Realism was paramount for the 15th Marine Expeditionary Unit's Tactical Recovery of Aircraft and Personnel (TRAP) force through two jam-packed weeks of training here March 14 - 23.Made up of Marines and Sailors of the 81mm Mortar Platoon, Weapons Company, Battalion Landing Team 1/1, 15th MEU, the force learned through extensive classroom training and eight practical application missions the ins and outs of rescuing personnel stuck behind enemy lines.A platoon needs many different skills to complete a TRAP mission, according to SSgt. Vincent Kyzer, chief TRAP instructor, Special Operations Training Group. "They're mortarmen by trade, but they better be great at TRAP operations now too. There is a lot we need to teach at this course so they can fill that role. There isn't a second wasted here."Classroom instruction coupled with rehearsals of specialized recovery tactics kept the platoon busy the first week.Videos of past TRAPs, such as the Marines' 1995 rescue of Air Force Capt. Scott O'Grady after his plane was shot down over Bosnia, were shown and scrutinized. Well-executed techniques as well as mistakes by past forces were pointed out. Behaviors of past rescuees were also noted.Special gear is needed for some operations. The force may have to extract a pilot from his plane during a rescue. A Crash, Fire and Rescue Team displayed different tools and explained their uses to the class.When a TRAP force comes upon people they must be able to positively identify them and ensure they're not enemies impersonating rescuees. The rescuees also need a way to check if the rescuers are who they say they are.Everyone at risk of becoming stranded behind enemy lines completes a special card prior to deploying. The card has the individual?s photo, social security number, fingerprints and several statements unique to the individual.The card is kept on file and given to the TRAP force before the rescue. Every member of the force memorizes all the information before going in. Once found, the force asks the person specific questions that can only be answered by someone familiar with the card. The rescuee can in turn ask the force questions pertaining to information on the card.Before the force can identify the people they're rescuing, they must find them. Every rescuee is also an evader. He or she may be trying to keep from being captured or killed by enemy forces. At times, the rescuee may be too wrapped up in evading to think about getting rescued.A stirring lecture from an experienced man-tracker, a class held in the hills behind Camp Horno and practical application at night helped school the mortarmen up on locating evaders.Studying footprints to determine which direction someone is moving, whether he is carrying something, and if the individual is injured were just a few bits of information the Marines and Sailors were fed during these sessions. Instruction also covered concluding which trails were made by animals, made as a diversion by an evader and which actually showed where he went.Medical training was another focus of the course. It is likely a pilot who crashed will need treatment before he can be moved to an extract helicopter and seen by a flight surgeon.The platoon's corpsmen taught the Marines how to stick an intravenous needle into a Marine's arm, stabilize a head and neck, and splint limbs. With only two corpsmen, several Marines were called upon to provide first aid during exercises with multi-casualties."This course made me a much better corpsman," said Petty Officer 3rd Class Derrick Pritchard, a 27-year-old hospital corpsman from Downey, Calif. "We faced up to six casualties at one time - all of them with complicated injuries, and we had to get them out as fast as possible. We were working under some real pressure."The Marines did such a great job," he continued. "Doc Brown (Hospital Corpsman Nick Brown, a 21-year-old native of Huntington Beach and the other corpsman in the force) and I could never treat everyone in the little time we had. The Marines learned so much and really put it to use."Instructors came from the Navy's Survival, Evasion, Resistance, and Escape (SERE) program to provide some survival training and realistic acting as rescuees during the exercises.Preparation for the first practical application started days before it actually did. The platoon was asked to completely refrain from eating and using tobacco products for two and a half days prior to their first exercise."We were feeling it when we hit the ground the night of the mission," explained Lance Cpl. D. L. Jackson, a 20-year-old mortarman from Grand Rapids, Mich. "If the hunger and craving for a cigarette wasn't enough, it was cold and we knew we were going to be moving quite a distance."Throughout the entire night, the platoon moved up and down hills through heavy brush. The instructors tested the force's mettle yelling in Russian and flashing spotlights through the woods all the while.The platoon stopped and took cover several times avoiding a compromise of their position. Constant switching from a drenching sweat of the grueling advance to freezing while lying under the same vegetation placed an additional strain on their psyche.About 10 long-hours later, the force completed the mission finding the rescuee."We intentionally set them up to the stay out there all night," Kyzer explained. "A real TRAP should never take anywhere near that long. They were hungry, cold, wet, tired and probably a little irritated. It was perfect. They need to understand an evader's mindset. Plus, it's a good opportunity for them to get some field survival training in. Going in behind enemy lines to rescue someone else puts them in danger of getting stuck there as well."Kyzer promised before the exercise there would be hot chow for the troops after the exhausting mission.As the sun crept over a dew-covered mountaintop, the Marines and Sailors were directed to gather around a kettle set on a hole dug in the ground. A SERE instructor leaned down behind a bush and pulled the hot chow out of its cage.Instruction followed covering how to slaughter, skin and prepare the rabbit. The value of every part of the animal was stressed."The eyes are Gatorade of nature," a SERE instructor told the class. "They are full of electrolytes and very valuable to someone living off the land."The fur can be used to patch clothing. The stomach can be used to hold water for cooking or drinking. Its urine can be used as bait and to cover human scent in future snares.How to properly boil the rabbit was shown. Screening the animal for disease was also covered. White spots on its liver can mean the animal is diseased and shouldn't be eaten, but it still can be beneficial in its other uses. "Rabbit stew wasn't exactly what I had in mind for breakfast, but it's pretty good after not eating for a few days," Lance Cpl. Jeffery Martin, a 19-year-old mortarman from Michigan City, Ind., admitted over a steaming canteen cup of broth. "The eyes aren't that bad either. They were a little hard to suck out, but they were just liquid once I got them."The next seven exercises were realistic scenarios the force may face during its upcoming six-month deployment to the Western Pacific and Arabian Gulf regions with the 15th MEU. Four were conducted in the daylight, and three were at night.Six of the exercises used actual air support. Coordinating the insertion, in a CH-53E Super Stallion helicopter or two CH-46E Sea Knights, and close air support required close work with the MEU's Aviation Combat Element, Medium Marine Helicopter Squadron-163.More rescuees and stronger enemy forces were added each time. Injuries became more complicated. The TRAP force faced a different location on every exercise, and they had not trained in any of the sites before."Everything here gets progressively harder," Kyzer explained, "because if they don't make the mistakes here, they'll make them when it is for real.""We learned an amazing amount in the two weeks," said Cpl. Joseph E. Laney, a 23-year-old team leader from Knoxville, Tenn. "We learned a lot about moving as a unit, how the enemy thinks, and, most importantly, we were able to see the big picture. We saw every aspect of it from the planning down to the extract. We'd get the orders and 45 minutes later we'd be on a helo flying off to save lives."For more news, photos and information on the 15th MEU, visit http://www.usmc.mil/15meu.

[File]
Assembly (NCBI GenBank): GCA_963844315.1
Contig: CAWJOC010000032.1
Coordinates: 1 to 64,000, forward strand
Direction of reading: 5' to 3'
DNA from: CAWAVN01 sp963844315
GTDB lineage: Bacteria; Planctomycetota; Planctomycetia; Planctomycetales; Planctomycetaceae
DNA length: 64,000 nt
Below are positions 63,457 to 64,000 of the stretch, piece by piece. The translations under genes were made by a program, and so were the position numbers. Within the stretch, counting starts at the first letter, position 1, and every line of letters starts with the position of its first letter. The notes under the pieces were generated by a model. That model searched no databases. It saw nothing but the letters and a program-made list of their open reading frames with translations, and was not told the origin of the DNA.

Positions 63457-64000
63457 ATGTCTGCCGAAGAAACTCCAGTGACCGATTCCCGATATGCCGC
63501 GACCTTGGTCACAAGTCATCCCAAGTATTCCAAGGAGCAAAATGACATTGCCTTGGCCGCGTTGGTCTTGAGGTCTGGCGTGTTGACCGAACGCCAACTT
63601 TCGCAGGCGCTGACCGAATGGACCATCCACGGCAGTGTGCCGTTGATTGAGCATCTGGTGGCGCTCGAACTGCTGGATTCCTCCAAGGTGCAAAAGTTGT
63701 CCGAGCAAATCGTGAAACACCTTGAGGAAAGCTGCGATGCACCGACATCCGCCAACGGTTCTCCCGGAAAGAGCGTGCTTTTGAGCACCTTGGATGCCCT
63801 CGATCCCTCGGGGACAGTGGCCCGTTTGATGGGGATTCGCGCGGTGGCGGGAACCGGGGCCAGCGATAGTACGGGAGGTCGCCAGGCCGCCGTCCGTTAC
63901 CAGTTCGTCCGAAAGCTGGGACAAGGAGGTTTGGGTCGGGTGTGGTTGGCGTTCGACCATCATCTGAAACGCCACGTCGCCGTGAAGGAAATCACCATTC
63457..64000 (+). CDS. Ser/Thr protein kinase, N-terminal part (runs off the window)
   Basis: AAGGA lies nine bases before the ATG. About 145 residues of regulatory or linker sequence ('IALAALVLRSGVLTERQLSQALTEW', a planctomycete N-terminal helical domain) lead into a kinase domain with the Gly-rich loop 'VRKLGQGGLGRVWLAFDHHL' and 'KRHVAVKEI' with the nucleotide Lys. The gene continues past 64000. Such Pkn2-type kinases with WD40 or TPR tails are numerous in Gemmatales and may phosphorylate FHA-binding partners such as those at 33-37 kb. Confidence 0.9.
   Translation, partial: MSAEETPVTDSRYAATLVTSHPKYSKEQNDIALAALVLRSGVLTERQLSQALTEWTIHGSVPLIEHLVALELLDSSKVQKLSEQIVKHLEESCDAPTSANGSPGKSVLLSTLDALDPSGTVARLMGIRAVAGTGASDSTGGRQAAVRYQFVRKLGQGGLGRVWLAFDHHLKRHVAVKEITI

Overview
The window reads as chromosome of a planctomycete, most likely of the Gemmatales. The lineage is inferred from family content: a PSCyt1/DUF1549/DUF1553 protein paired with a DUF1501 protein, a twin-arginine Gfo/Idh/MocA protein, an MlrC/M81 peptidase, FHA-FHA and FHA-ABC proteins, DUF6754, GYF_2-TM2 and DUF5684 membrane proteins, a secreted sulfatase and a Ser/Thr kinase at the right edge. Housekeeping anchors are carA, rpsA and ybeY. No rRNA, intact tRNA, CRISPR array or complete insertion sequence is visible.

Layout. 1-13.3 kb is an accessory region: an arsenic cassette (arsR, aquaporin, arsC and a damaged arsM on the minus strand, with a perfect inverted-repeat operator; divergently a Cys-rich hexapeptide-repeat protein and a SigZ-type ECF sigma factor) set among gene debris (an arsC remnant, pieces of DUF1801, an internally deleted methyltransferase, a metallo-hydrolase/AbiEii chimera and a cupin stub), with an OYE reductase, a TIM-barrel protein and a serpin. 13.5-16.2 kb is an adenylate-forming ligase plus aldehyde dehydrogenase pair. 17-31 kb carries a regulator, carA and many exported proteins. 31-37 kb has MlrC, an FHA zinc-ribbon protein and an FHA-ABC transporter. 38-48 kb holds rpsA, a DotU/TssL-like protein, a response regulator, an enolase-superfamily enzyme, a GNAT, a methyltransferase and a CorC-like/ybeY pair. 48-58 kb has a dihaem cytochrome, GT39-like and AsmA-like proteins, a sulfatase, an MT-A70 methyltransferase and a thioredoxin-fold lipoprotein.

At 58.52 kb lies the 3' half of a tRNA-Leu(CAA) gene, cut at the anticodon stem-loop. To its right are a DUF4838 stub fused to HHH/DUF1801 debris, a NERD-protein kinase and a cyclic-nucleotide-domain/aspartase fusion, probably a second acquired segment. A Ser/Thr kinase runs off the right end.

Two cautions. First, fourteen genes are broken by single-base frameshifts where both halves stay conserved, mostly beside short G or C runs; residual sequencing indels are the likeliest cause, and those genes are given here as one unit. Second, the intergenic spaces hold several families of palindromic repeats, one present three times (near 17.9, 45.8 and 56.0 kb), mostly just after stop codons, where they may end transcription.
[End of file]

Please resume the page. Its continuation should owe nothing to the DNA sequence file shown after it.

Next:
15th Marine Expeditionary Unit